Digital Business

A dash of flexibility enhances security at International Flavors and Fragrances

Nov 01, 2022
CXO Summit Live - NYC - CXO Spotlight

At the recent CXO Summit Live in New York City, I sat down with Director of Information Security Architecture Michael Strause from International Flavors and Fragrances (IFF) to learn about how he is overcoming security challenges, pursuing digital transformation, overcoming complexity, all against the backdrop of doubling in size as after the merger with a division of DuPont that completed last year. 

IFF, a Fortune 500 company, is one of the largest organizations you’ve probably never heard of, but you’ve most likely come across its products when you’re taking a shower or eating breakfast. They live at the crossroads of innovation and science, making products around scent and flavor, like chips or ice cream—creating as many flavors as possible for your digital transformation strategy.

"Zscaler CXO Summit Live - NYC"
IFF's Michael Strause and Zscaler's Sanjit Ganguli discuss digital transformation, zero trust architectures, and other innovations driving business agility

Security via obscurity to ensure flexibility

“There’s a term we use internally: ‘One IFF,’ which is all about merging both organizations. The task is two-fold. The first is to bring together the legacy environments from both organizations and get systems to a state where we can move processes to the cloud and be more agile. The second is to build connectivity and keep things secure, allowing the business to have need flexibility without getting in the way or even being seen,” Mike said. “I call it ‘security by obscurity.’”

“That concept takes me back to the days when secrecy and obfuscation were the main methods of securing systems from an attack. Fast forward a century, and the industry has done a 180-degree turn, taking the approach that anyone on the network poses a security risk, so it’s vital to prevent and mitigate the threat through a zero trust architecture,” he said.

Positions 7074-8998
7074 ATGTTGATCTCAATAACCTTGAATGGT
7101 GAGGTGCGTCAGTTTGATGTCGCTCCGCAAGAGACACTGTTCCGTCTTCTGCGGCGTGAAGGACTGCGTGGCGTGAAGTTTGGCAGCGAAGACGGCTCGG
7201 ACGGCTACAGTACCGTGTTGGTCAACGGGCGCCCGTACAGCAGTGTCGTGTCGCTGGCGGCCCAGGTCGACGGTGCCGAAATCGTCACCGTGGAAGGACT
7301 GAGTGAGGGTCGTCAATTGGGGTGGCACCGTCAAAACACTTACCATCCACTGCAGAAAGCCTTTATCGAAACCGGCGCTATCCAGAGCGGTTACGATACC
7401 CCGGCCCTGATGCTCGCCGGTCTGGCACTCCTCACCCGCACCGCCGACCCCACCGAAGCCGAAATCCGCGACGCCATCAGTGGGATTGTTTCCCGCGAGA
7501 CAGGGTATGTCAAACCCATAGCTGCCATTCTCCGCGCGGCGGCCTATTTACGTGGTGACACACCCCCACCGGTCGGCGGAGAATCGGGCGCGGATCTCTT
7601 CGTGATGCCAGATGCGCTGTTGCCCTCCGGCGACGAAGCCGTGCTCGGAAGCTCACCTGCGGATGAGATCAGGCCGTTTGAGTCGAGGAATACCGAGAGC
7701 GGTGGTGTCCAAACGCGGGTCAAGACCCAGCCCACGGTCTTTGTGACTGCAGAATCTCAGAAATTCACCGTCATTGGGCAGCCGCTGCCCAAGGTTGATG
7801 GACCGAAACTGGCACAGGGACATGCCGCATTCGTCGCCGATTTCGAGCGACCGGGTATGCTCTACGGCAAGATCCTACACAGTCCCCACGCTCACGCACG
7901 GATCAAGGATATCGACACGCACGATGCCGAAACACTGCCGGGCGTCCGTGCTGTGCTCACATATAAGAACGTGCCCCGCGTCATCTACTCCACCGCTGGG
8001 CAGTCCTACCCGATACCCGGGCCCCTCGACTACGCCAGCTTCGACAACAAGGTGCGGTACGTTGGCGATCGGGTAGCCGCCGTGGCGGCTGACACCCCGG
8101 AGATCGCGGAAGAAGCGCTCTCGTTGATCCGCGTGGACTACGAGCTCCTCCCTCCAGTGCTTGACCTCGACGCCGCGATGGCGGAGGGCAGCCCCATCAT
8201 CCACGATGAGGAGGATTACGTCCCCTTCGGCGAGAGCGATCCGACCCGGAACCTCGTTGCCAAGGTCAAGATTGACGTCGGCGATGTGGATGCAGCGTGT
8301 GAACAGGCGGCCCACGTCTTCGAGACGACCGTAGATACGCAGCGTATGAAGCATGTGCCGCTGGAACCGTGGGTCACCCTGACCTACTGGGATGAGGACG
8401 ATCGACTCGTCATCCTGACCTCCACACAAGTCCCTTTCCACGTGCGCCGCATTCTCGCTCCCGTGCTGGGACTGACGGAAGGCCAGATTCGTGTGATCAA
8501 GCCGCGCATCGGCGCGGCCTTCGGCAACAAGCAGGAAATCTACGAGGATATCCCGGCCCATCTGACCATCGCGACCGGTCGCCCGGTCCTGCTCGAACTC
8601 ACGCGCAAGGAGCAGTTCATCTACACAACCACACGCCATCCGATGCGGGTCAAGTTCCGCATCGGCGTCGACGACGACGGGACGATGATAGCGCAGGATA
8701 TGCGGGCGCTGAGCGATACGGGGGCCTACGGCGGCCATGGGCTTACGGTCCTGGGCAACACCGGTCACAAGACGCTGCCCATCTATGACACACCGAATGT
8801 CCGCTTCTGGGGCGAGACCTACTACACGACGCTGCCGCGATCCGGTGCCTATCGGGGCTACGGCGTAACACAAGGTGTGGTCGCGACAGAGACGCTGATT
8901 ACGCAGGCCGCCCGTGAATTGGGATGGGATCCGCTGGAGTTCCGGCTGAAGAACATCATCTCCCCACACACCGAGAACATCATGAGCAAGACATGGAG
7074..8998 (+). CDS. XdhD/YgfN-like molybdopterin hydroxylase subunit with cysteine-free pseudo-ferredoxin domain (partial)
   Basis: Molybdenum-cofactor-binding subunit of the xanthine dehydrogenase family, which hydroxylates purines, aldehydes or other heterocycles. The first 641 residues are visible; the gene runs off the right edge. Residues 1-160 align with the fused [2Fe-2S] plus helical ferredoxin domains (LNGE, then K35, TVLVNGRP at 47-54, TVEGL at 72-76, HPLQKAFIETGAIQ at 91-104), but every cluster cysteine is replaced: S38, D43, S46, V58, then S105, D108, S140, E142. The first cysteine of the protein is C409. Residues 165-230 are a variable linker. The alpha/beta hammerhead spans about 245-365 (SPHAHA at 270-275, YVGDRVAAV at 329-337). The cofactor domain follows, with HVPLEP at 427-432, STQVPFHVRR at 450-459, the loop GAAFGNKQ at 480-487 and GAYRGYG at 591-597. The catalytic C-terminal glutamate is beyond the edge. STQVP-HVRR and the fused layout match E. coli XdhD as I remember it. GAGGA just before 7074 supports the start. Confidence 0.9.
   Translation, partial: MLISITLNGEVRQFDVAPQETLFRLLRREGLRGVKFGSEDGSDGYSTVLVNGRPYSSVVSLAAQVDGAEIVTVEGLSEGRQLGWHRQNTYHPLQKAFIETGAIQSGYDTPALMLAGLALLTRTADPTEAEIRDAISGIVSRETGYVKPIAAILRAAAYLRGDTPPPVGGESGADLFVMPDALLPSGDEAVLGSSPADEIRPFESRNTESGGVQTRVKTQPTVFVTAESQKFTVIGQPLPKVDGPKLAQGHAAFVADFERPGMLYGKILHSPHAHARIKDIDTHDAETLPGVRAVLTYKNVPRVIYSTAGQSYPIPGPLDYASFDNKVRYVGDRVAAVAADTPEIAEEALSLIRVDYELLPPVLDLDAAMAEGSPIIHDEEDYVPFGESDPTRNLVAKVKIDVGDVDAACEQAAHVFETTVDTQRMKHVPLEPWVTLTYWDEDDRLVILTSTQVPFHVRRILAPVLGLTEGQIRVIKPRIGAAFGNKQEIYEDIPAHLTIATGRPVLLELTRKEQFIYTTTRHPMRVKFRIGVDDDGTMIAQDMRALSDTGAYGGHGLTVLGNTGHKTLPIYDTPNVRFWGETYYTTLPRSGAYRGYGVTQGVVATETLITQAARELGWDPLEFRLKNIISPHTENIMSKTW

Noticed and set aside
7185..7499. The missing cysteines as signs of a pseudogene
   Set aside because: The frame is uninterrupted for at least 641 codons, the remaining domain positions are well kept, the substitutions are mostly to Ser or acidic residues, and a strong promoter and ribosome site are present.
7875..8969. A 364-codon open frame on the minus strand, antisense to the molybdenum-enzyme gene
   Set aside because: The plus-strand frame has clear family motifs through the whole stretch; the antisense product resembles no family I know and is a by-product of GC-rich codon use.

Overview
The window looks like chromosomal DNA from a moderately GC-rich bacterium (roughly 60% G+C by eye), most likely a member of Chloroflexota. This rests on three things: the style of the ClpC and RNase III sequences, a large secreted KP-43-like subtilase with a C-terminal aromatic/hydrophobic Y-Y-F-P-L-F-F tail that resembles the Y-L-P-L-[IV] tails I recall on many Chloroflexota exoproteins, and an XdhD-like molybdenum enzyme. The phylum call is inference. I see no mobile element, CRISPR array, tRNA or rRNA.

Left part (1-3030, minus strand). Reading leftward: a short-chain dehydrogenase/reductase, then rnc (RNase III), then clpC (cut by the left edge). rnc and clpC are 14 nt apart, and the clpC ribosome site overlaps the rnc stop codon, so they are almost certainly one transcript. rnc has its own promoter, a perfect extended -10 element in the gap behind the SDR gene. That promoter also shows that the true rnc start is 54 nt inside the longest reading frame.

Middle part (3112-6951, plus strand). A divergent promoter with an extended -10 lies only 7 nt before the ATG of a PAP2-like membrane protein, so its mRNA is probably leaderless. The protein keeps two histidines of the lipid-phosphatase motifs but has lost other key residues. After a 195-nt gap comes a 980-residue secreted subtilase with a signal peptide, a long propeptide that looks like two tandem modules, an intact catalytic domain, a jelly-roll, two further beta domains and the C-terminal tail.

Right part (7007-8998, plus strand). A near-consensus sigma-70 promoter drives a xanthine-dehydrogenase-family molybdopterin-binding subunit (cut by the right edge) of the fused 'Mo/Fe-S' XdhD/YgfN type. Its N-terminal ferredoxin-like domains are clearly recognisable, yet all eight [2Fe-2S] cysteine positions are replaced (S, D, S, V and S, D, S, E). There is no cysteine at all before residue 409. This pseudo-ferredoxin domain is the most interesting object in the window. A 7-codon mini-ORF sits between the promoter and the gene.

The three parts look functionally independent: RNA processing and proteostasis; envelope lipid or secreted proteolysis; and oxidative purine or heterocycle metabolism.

At first, Mike didn’t feel comfortable with the term Zero Trust: “I didn’t like it at first and had to take the time to really understand the core principles. I see now that zero trust aligns perfectly with where technology is going as we consume more services in the cloud and those services need to talk to one another. At IFF, we don’t care as much about the endpoints. I want employees to be able to connect from anything, whether that's on their spouse’s computer or their smart TV,” he added.

Hybrid work accelerated the conversation around trust and segmentation

Mike brought up an important point: It’s not about the device or the network, it’s really about identity. “Identity is key, it’s our first line of defense,” he said. And the move to hybrid work has underscored the need for a true single sign-on rather than a band-aid approach. We discussed how the pandemic changed work and how to protect users on their own devices in different environments.